During in-game events join the event channel to see what’s happening where.

Joining Global Chat Channels

Some handy commands for global chats are listed below. The Sanctuary channel in particular is very friendly to newcomers and always welcomes questions in-game:
/chat join sanctuary
/chat join noobmares
/chat join event
/chat join pvp

The chat abbreviation guide on the TSW forums may be helpful, and you can type /help in the chat screen to see the full list of slash commands.  You may also want to check the Sanctuary and Noobmares forum threads to see about creating an in-game script for joining these channels.

You can invite someone to your group by right clicking the name in the chat and selecting Invite to Group.  You can ignore a player by right clicking a name and selecting Ignore. You can friend someone by right clicking and selecting Make Friend.

Players can teleport directly to another’s location and dimension typically on an invite during an event or dungeon run by right-clicking a character’s name in chat (or the menu in the Friends screen) and picking Meet Up.

meetupThe equivalent of guilds in TSW is Cabals. The Cabal forums are a great resource for signing up for a cabal though sometimes cabals also recruit in Kingsmouth and Agartha General chat or on the Sanctuary channel.

Arcadia and Leviathan are the RP dimensions. Popular spots in-game for RP are the park, The Horned God pub, The Crusades nightclub, Tabula Rasa hotel and the park (all in London, although RP happens everywhere on those dimensions.) The Albion Theatre, also in London, is specially made for RP and allows players to put on shows complete with stage props, lighting, sound and effects.  Agartha is cross-dimension so you will tend to see lots of activity just outside the three cities.


Factions are able to group together due to the gentlemen’s agreement overseen by the Council of Venice. However, Cabal members must be from a single faction, and PvP zones require faction teams.  The main differences between factions in-game are the Story mission and cut-scenes, deck uniforms, mission text, faction recruiter cellphone calls and some faction-specific missions.


In TSW any player can craft and disassemble any item. There are no crafting professions, levels or crafting stations. Players can instead craft anywhere using the Assembly Screen (Y).  You create items by assembling materials into different patterns on the Parts grid, applying a Toolkit, and assembling the materials into the final item.  For more detail see TSWDB’s crafting guide which gives illustrations and instructions for many crafting patterns.

Crafting_AssemblyWindowNearly all items can be broken down into materials. To do this, place the weapon into the Item slot of the Assembly Screen and click on the Disassemble button.

All glyphs, consumables and crafting toolkits have quality levels (QL) just like weapons and talismans. Items that are too low QL cannot be disassembled.

You can craft different items with different types of kits – the better the QL of the kit and tier of materials, the better the item will be. Toolkit types include Weapon, Talisman, Glyph, Consumable, Gadget (Stimulants), Firework and Casting (for Remodeling Weapons).  While crafting toolkits have a QL (and color: green, blue or purple) which will determine the QL of the resulting talisman, weapon, glyph or consumable, materials and runes will show a QL0 but their tiers progression is indicated by the given prefix: Base, Imperfect, Normal (has no prefix), Sacred and Pure. Players can upgrade 5 lower-tiered materials into one of the next higher tier. You can disassemble materials as well but will create only 4 lower-tiered items for one higher tiered material.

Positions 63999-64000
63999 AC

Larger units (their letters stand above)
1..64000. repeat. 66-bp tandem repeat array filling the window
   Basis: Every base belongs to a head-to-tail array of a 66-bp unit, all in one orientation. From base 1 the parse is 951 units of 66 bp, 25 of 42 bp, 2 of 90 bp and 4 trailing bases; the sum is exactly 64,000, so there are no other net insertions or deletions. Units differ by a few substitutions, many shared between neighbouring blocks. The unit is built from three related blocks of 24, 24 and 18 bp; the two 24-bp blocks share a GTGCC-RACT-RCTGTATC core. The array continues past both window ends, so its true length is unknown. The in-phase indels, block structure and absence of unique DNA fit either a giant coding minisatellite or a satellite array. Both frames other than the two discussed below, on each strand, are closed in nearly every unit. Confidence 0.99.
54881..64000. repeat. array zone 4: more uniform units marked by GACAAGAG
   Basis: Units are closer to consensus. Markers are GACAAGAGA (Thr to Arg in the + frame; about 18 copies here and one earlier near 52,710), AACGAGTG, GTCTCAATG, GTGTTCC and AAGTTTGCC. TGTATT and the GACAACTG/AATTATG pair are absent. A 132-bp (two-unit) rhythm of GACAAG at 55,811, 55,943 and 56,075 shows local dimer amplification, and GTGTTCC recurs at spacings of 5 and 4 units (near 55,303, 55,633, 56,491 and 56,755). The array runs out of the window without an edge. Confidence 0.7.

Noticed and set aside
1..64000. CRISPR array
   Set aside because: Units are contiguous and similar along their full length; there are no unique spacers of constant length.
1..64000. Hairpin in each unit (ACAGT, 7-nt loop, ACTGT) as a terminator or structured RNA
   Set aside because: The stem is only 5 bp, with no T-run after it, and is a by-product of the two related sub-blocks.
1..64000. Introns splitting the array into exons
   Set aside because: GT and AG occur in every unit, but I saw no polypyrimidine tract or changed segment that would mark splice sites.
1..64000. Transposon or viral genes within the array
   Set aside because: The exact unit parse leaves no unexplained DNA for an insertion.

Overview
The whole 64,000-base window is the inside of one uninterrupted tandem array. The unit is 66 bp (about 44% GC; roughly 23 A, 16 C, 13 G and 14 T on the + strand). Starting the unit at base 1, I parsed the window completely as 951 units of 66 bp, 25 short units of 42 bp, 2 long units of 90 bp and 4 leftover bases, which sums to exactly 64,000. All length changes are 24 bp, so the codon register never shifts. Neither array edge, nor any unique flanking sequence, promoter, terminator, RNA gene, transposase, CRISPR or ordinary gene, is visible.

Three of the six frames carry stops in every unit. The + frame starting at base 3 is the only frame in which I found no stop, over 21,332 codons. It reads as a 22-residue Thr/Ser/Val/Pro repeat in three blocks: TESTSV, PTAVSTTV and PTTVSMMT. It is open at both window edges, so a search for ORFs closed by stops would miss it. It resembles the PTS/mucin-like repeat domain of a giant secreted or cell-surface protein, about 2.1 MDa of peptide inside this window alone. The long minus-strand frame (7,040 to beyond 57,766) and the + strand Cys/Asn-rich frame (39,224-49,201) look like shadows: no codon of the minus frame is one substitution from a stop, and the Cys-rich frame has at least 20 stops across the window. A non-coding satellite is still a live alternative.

PvP requires quite a bit of explanation so it’s probably best to thoroughly read the Beginner’s Guide to TSW’s PvP on the official forums as well as visit the general PvP forum.  Also check out TSWDB’s PvP builds and the Builds & Decks forum for advice on creating PvP decks and equipping gear better suited to PvP; there are significant differences between PvP and PvE builds.

The large persistent PvP Warzone is Fusang (max. of 75 players per faction), while Stonehenge (5-players per faction king-of-the-hill), Eldorado (10 players per faction capture-the-flag), and, with Update 1.13.2, Shambala (10v10 mixed-faction teams last-man-standing) are the three Battlefields.  There are also three Fight Clubs, one each within New York, London and Seoul.  With the exception of Shambala, players may not group across faction within PvP zones.  Players can access the warzones through the Secret War screen (P).



Fusang Battlegroups

As of today the Fusang instances are divided among dimensions as follows. This could change as server populations fluctuate:

Battlegroup A: Cerebus, Grim, Arcadia and Drac

Battlegroup B: Daemon, Huldra, Leviathan and Kobold


You can loot the area by pressing (V).

You can switch out of combat mode by pressing (`)

You can toggle reticle-mode targeting by pressing (T).

You can dodge ahead by double-tapping the forward arrow or (W) key, backward with the back arrow or (S) key, left with the (Q) key, and right with the (E) key.  (Q) to strafe left and (E) to strafe right.  Don’t forget to move and dodge during combat – you can take up to a third less damage if you keep moving; avoid the white telegraphs. Magic can be cast while moving.

You can access the cash shop by pressing (,).  If you have won an item from an outside event or purchase, you can get it by going to the Claim Items section.

TSW supports addons – take a look at the Interface and Mods forum.